Short Takes: News From All Over

MSNBC Democratic Debate Coverage Rife with Sexist Stereotypes
By Media Matters
It looks like our political campaigns may be devolving yet further — from popularity contests to beauty contests. Sexist remarks and stereotypes were rampant in MSNBC’s coverage of last week’s Democratic presidential debate, according to the media watchdog Media Matters. Senator Hillary Clinton, the lone woman on stage with seven men, was described by MSNBC correspondent Chris Matthews as ‘demure’ and ‘ladylike.’ Matthews also noted that Barak Obama’s wife, Michelle (a Harvard-educated lawyer), ‘looked perfect’ and ‘well-turned out… attractive — classy, as we used to say.’ — Bennett Gordon

The Baghdad Wall
Photo Essay by Al Jazeera
The US military is building a 3.5 meter-high and three-mile-long concrete barrier to enclose the Adhamiyah district of Baghdad. Many Iraqis vehemently oppose the ‘security wall,’ believing it will segment the city along sectarian lines. A photo essay compiled by the Al Jazeera news service tracks the evolution of the wall and includes a few stunning shots of Iraqi artists transforming the wall into a sprawling concrete canvas, painting bright murals over the drab enclosure. (For another take on the wall, check out Jon Stewart’s item on the project: ‘Extreme Makeover: Baghdad Edition.’) — Bennett Gordon

The Case For Filet Of Filly
By Sharon O’Toole, High Country News
In an essay for High Country News, Sharon O’Toole discusses the closure of the last horse-slaughter plant in the United States and argues that not only is slaughtering horses and using them for meat more cost effective, it’s more humane and environmentally friendly. While the idea of horse burgers may not appeal to everyone, O’Toole points out that the disposal of horse carcasses is both costly and difficult, and if the horse has been euthanized with hazardous chemicals it could even lead to environmental damage. –Chris Gehrke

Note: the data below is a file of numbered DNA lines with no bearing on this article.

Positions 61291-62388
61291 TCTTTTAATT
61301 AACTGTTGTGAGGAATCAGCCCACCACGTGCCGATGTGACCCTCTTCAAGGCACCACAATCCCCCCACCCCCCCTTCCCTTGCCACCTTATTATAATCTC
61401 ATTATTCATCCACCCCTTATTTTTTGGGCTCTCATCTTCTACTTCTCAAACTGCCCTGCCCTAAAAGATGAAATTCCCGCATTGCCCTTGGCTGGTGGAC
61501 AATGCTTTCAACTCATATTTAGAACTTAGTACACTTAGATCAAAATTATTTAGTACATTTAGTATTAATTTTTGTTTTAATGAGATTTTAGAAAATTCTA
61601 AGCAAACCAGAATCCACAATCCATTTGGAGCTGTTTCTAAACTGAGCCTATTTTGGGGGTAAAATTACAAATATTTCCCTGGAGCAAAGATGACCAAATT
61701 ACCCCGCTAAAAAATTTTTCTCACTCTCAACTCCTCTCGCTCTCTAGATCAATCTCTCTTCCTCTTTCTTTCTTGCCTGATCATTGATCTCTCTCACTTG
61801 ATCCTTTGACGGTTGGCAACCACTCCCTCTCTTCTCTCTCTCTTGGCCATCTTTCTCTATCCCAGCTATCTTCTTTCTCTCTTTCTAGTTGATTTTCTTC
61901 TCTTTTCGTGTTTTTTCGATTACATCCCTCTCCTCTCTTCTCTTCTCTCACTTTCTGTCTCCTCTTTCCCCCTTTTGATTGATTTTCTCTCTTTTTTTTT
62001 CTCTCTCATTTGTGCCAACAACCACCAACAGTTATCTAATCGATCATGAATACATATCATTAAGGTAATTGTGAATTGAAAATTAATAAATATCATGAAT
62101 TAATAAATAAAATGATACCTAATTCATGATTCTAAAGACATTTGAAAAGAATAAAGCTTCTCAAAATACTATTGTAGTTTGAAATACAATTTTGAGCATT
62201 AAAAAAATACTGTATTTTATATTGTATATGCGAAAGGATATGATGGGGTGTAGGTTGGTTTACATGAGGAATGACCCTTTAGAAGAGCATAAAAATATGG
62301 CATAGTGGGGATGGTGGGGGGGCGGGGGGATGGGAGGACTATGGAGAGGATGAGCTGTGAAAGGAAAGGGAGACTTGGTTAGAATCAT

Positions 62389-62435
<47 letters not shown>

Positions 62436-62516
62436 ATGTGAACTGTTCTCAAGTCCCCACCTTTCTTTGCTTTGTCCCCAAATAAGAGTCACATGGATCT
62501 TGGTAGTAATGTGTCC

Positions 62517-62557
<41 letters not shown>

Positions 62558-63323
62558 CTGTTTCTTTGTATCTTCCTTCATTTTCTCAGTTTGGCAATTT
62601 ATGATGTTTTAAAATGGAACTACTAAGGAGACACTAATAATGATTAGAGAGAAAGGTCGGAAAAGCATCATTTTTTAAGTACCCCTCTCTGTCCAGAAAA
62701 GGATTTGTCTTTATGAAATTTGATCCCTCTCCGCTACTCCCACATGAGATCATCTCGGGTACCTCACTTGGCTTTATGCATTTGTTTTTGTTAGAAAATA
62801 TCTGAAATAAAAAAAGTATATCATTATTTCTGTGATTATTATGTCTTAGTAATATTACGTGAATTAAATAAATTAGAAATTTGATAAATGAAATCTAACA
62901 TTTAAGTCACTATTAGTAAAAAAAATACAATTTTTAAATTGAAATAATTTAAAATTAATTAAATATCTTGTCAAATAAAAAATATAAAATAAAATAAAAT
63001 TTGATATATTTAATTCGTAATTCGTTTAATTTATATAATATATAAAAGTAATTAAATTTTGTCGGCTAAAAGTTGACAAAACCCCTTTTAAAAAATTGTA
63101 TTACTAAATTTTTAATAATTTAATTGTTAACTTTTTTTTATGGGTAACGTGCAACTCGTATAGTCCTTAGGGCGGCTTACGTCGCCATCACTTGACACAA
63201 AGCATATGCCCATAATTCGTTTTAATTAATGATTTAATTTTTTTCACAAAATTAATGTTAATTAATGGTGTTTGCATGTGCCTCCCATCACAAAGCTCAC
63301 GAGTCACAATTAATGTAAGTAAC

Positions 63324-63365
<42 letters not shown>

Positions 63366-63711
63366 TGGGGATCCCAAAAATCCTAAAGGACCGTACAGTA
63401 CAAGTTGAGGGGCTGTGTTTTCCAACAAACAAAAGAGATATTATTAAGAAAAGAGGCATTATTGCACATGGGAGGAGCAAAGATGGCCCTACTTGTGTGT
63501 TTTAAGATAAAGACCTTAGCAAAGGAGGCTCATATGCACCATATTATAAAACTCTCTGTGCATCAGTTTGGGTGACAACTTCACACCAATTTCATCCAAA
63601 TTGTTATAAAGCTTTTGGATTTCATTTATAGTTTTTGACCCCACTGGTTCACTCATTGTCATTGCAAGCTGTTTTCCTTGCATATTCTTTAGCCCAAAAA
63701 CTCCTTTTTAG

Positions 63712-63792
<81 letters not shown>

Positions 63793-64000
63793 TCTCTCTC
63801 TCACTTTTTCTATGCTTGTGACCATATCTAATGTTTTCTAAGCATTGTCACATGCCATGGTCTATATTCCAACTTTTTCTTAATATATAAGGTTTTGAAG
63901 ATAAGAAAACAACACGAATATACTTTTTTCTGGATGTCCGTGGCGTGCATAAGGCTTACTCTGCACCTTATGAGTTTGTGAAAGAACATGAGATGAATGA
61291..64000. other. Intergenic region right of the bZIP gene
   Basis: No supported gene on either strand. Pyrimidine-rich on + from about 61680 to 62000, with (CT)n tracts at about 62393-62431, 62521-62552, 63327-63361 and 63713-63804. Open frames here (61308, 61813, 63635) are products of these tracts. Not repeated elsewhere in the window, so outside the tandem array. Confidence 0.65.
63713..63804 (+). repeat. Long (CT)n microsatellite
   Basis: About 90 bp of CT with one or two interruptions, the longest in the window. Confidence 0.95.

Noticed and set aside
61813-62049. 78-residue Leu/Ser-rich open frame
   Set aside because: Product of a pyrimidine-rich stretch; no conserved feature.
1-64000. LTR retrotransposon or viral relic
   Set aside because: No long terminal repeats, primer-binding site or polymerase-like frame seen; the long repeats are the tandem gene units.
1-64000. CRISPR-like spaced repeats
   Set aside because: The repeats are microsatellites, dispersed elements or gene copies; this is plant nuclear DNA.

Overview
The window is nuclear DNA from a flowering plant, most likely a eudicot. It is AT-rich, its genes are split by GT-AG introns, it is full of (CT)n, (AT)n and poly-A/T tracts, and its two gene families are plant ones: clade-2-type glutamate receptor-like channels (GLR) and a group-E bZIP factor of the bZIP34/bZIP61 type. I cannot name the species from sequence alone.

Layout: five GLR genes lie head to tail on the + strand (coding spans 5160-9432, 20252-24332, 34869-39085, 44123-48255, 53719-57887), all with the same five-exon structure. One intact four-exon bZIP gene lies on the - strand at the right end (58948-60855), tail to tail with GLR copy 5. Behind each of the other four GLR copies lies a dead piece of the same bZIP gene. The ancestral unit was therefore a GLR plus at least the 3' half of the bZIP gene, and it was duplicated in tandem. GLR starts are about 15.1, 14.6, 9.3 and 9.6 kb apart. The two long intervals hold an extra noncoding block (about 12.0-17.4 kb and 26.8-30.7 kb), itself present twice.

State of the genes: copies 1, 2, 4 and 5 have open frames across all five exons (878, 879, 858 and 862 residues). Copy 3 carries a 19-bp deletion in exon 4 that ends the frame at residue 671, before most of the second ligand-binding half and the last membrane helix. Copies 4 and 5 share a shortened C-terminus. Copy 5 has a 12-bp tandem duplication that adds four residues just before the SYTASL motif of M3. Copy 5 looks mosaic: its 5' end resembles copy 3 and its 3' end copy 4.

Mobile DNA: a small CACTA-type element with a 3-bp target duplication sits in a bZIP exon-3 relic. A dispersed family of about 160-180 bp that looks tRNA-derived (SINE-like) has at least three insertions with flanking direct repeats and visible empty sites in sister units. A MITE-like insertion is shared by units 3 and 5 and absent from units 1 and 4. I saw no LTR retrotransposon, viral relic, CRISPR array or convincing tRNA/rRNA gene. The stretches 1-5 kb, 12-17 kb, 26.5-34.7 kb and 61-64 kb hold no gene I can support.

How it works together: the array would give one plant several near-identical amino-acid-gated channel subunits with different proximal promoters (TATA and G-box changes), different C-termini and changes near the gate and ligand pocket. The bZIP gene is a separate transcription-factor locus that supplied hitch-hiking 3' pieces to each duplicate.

A.D.: New Orleans After the Deluge
By Josh Neufeld, SMITH Magazine
Graphic artist Josh Neufeld, a Red Cross volunteer and artist for Harvey Pekar’s American Splendor, depicts the real-life stories of New Orleans residents caught in the desperate first moments of Hurricane Katrina, their harrowing stories of survival, and the equally compelling stories of people learning to cope with the storm’s aftermath. Installments of the A.D.: New Orleans After the Deluge, podcasts with the actual people featured in the webcomic, and a ‘NOLA Resource Library’ are all available for free on SMITH‘s website. — Bennett Gordon

What Is a Gongo?
By Mois?s Na?m, Foreign Policy
The definition of a ‘gongo’ reads like a Kafkaesque oxymoron: a government-sponsored nongovernmental organization. That may already raise flags for many, but what most concerns Foreign Policy editor Mois?s Na?m are the governments that use nongovernmental organizations (NGOs) as fronts for their own dangerous agendas within their own countries and abroad. Na?m writes that there needs to be an ‘independent and credible source’ charged with determining the independence of NGOs, their backers, and their goals. He warns that without transparency in civil society, the uncivil gongos make it tougher on the truly well-intentioned NGOs of the world. — Natalie Hudson

What the Youth Know
By Sergio Bendixen, New America Media
The future looks bright, if a cell phone-based poll targeting 16-22 year old Californians is any indication. The survey conducted by Bendixen and Associates together with New America Media sought to tap the minds of today’s youth for a window into our country’s future race and identity relations. Bendixen reports that the 600 youths polled overwhelmingly embrace diversity and consider it a strength in their state, which the firm’s head, Sergio Bendixen, notes has been ‘long perceived as a bellwether for the rest of the nation.’ He goes on: ‘When asked what defines their identity,’ respondents were ‘as apt to cite fashion and music as they were race or ethnicity.’ — Natalie Hudson

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